Rent vs. Buy. The fundamental housing decision is whether to rent, or to buy. Buying is a big deal; it comes with high upfront and recurring costs, and can lock you down to a specific property for years. Renting, on the other hand, only ties you to a location for as little as one month, or, in most cases, for up to a year with a standard lease, and you are not the one stuck with maintenance bills.
Everyone should run through their own specific calculations when choosing between buying one home, or renting another, and here are the major cost categories to consider: Buying fees, mortgage interest expense, property taxes, recurring maintenance, opportunity cost of the down payment, and selling transaction fees.
Most of these are straight forward, but I’m guessing most prospective buyers don’t calculate how much they’re giving up in income by putting a down payment on a home. The more you put down, the more you’re giving up in what economists call opportunity costs, income that you could have earned had you placed that money elsewhere, like a certificate of deposit (CD) with a bank.
Buying costs consist of mortgage fees, escrow, and standard transaction services. Only the mortgage interest is calculated as an expense, since the principal, in theory, is recovered at the time of sale. Tax adjustments should be made to account for the mortgage interest deduction, as is the case with property taxes.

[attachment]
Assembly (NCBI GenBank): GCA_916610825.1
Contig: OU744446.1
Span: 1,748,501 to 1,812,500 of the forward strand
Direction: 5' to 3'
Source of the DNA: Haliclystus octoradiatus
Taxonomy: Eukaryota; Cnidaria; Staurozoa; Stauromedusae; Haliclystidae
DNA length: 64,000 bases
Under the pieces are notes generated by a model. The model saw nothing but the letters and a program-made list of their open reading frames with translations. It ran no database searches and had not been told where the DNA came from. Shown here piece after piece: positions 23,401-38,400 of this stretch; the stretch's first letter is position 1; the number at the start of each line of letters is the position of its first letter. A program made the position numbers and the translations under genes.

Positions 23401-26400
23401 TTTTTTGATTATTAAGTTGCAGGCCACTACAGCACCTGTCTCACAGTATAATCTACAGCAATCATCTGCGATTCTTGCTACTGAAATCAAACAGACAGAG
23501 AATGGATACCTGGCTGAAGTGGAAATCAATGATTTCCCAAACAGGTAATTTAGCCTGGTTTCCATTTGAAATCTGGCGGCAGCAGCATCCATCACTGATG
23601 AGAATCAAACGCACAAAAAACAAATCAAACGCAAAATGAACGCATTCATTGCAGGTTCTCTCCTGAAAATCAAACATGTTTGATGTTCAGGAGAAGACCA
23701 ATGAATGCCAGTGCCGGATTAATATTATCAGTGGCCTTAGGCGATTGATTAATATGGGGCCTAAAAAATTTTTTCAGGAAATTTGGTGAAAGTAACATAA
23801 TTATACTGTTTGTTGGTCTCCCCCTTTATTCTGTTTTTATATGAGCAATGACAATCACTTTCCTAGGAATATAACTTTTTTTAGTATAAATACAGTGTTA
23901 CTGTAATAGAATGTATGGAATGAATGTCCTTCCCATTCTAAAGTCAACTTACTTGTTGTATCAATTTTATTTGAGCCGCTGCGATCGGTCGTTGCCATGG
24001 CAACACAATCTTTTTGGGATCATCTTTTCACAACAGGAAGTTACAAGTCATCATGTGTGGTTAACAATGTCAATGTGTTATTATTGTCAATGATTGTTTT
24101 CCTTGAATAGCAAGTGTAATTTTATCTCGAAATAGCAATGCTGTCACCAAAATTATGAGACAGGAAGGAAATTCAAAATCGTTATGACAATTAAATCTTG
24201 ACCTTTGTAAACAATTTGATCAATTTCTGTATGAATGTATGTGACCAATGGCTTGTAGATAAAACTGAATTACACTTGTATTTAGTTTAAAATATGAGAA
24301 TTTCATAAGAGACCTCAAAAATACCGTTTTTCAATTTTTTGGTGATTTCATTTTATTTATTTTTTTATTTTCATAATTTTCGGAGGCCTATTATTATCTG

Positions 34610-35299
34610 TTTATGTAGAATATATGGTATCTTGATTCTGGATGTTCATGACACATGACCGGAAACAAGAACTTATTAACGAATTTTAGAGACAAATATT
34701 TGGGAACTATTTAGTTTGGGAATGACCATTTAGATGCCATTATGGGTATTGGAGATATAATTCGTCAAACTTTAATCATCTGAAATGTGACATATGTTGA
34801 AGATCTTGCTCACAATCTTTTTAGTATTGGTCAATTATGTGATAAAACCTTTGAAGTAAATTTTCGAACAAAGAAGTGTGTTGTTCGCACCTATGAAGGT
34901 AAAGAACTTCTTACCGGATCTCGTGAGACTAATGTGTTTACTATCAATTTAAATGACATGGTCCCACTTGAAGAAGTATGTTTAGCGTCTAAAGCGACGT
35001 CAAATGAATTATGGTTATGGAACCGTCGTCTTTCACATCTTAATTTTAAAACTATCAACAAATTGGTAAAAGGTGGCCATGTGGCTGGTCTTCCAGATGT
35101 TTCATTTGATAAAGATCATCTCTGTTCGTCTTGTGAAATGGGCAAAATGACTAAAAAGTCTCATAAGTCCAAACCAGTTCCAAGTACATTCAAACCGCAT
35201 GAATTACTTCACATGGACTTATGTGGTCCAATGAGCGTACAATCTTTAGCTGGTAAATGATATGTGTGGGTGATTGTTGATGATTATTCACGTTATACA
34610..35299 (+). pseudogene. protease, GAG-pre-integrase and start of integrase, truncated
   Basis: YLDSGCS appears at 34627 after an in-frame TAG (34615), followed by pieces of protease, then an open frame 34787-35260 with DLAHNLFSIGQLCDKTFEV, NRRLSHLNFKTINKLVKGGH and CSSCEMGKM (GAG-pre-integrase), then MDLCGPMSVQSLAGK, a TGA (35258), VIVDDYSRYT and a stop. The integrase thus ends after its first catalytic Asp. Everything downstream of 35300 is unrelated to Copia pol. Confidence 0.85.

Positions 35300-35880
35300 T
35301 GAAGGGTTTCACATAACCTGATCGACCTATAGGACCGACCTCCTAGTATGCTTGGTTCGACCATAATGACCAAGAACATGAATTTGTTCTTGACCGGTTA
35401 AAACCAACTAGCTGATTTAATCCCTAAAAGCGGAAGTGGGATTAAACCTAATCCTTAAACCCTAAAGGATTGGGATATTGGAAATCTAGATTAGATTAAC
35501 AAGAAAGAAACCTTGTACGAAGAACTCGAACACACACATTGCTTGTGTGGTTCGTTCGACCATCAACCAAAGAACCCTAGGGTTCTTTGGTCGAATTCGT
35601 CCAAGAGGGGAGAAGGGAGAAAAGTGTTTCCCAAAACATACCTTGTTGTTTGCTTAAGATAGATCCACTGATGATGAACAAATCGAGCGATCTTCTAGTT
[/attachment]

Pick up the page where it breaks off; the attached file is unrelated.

Annual maintenance should be budgeted around 0.75% of home value per year. I’ve seen numbers range from 0.5% all the way up to 2%, but for most people and structures these numbers usually end up on the lower end of that range.
Equity opportunity cost is tricky, since it depends on what you consider an equivalent investment with the money you put down on the property. For those that consider a stable, fixed rate savings account to be the alternative use of down payment funds, a 5-year jumbo CD comes closest to measuring what you could have earned on that money. You can check Bankrate.com for current rates.
Financial theory, on the other hand, suggests that we look at an equivalent risk asset for equity opportunity cost. In the case of an equity down payment on a home, the closest asset would be stock investment in residential REITs.
Finally, selling fees can be significant: 5%-6% for agent commissions, and another 1%-2% for escrow, and other transaction fees.
It’s All About Risk. The difference between renting and buying is in the risk. Owning your home usually means holding a fixed rate mortgage, and never having to worry about housing costs increasing. This is especially important these days with inflation risk mounting with each new dollar the Federal Reserve creates. Owning also means you’re assuming the risk of asset value fluctuations-if home values go up, you keep all of the gain (minus the IRS take). If home values continue to plummet then you could be in a bind should you have to sell.
Renting comes with more flexibility, no potential for capital gains, and inflation risk if rents continue to increase. In the last few years those who chose to rent look like geniuses!
Mind you that this entire discussion is entirely based on financial considerations! There are plenty of non-financial, warm-and-fuzzy reasons to own your home. Only you can decide which way the scale should tip!
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